A low-cost, simple, and rapid fabrication method for paper-based microfluidics using wax screen-printing

Wijitar Dungchai a, Orawon Chailapakul *ab and Charles S. Henry *c
aElectrochemical Research Group, Department of Chemistry, Faculty of Science, Chulalongkorn University, Patumwan, Bangkok, 10330, Thailand
bNational Center of Excellence for Petroleum, Petrochemicals, and Advanced Materials, Chulalongkorn University, Patumwan, Bangkok, 10330, Thailand
cDepartment of Chemistry, Colorado State University, Fort Collins, CO 80523-1872, USA. E-mail: chuck.henry@colostate.edu; Fax: +1-970-491-1801; Tel: +1-970-491-2852

Received 16th June 2010 , Accepted 7th August 2010

First published on 27th September 2010


Wax screen-printing as a low-cost, simple, and rapid method for fabricating paper-based microfluidic devices (µPADs) is reported here. Solid wax was rubbed through a screen onto paper filters. The printed wax was then melted into the paper to form hydrophobic barriers using only a hot plate. We first studied the relationship between the width of a hydrophobic barrier and the width of the original design line. We also optimized the heating temperature and time and determined the resolution of structures fabricated using this technique. The minimum width of hydrophilic channel and hydrophobic barrier is 650 and 1300 µm, respectively. Next, our fabrication method was compared to a photolithographic method using the reaction between bicinchoninic acid (BCA) and Cu1+ to demonstrate differences in background reactivity. Photolithographically defined channels exhibited a high background while wax printed channels showed a very low background. Finally, the utility of wax screen-printing was demonstrated for the simultaneous determination of glucose and total iron in control human serum samples using an electrochemical method with glucose oxidase and a colorimetric method with 1,10-phenanthroline. This study demonstrates that wax screen-printing is an easy-to-use and inexpensive alternative fabrication method for µPAD, which will be especially useful in developing countries.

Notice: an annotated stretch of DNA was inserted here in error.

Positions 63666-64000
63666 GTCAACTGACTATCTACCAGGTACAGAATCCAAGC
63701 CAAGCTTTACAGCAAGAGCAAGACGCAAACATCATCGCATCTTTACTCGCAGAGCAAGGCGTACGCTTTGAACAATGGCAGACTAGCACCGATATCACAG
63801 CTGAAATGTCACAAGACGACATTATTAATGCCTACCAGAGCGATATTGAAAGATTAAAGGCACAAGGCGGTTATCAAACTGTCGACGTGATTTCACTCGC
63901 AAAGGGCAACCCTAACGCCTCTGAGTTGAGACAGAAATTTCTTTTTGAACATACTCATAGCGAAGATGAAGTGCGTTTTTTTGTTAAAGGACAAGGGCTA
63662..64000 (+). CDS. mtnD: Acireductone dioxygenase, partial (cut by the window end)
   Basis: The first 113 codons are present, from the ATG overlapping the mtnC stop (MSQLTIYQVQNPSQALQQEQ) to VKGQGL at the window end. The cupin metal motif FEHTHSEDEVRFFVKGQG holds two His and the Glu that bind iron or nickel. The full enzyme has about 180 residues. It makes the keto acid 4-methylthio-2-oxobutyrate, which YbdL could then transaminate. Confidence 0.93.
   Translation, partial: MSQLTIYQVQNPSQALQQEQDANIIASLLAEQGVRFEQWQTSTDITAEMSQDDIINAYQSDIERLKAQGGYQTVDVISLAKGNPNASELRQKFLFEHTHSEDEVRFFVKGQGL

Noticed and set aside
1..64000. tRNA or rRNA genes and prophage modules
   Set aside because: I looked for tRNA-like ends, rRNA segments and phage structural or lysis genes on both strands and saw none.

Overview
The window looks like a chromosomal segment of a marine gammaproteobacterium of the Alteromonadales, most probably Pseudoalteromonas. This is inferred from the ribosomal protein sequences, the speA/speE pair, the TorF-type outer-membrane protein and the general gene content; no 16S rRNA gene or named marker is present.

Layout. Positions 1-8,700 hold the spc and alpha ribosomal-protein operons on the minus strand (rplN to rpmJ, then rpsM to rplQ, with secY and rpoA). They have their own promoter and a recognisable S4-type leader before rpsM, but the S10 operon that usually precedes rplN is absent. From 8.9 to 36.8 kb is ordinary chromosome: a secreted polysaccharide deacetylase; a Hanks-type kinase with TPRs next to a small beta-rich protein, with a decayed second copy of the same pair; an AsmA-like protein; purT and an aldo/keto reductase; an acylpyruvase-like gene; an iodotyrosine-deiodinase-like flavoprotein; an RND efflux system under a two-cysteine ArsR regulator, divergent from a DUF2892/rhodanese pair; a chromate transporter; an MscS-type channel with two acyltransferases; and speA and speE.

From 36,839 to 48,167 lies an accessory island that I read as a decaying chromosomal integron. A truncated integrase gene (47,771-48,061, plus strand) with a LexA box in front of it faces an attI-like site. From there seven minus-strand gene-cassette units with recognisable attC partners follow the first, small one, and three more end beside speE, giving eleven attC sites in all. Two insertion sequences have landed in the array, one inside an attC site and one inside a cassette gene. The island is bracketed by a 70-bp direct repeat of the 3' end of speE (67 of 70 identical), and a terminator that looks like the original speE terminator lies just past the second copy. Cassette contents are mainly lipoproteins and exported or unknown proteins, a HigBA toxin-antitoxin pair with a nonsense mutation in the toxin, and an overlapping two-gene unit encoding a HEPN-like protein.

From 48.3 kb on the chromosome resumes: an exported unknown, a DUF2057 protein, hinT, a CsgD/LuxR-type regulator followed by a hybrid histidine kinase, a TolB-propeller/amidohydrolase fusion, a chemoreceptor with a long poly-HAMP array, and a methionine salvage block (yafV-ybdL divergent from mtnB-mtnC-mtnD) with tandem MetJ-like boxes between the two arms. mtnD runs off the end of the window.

Introduction

µPADs were recently introduced as alternative devices for point-of-care testing because they have attractive features including low cost, ease of use, low consumption of reagent and sample, portability, and disposability.1 Several fabrication methods for µPADs have been reported including photolithography,2–8polydimethylsiloxane (PDMS) plotting,9 inkjet etching,10plasma etching,11 cutting,12 and wax printing.13 Each fabrication method has its own advantages and limitations. The first reported method was based on photolithography and provided high resolution between hydrophilic and hydrophobic areas (∼200 µm of minimal barrier line width).4 However, this method requires organic solvents, expensive photoresists, and photolithography equipment. An oxygen plasma treatment is also required to create hydrophilic areas. The PDMS plotting method does not need organic solvent and expensive photoresists and also overcomes the problem of physical inflexibility of devices made using photolithography. Unfortunately, this method requires a customized plotter.9 The inkjet etching method allowed for the simultaneous creation of patterned substrates and the dispensing of chemical reagents. However, this method requires a customized and potentially expensive inkjet printer.10 Most recently, a wax printing method utilizing a commercially available wax printer was reported for the production of µPADs.13 Although wax printing has a lower resolution than photolithography (∼850 µm of minimal barrier line width), the hydrophilic areas are never exposed to photoresists or other polymers; hence, wax printing methods do not require external processing steps to create the hydrophilic areas. This method does, however, require an expensive wax printer and the accompanying consumables.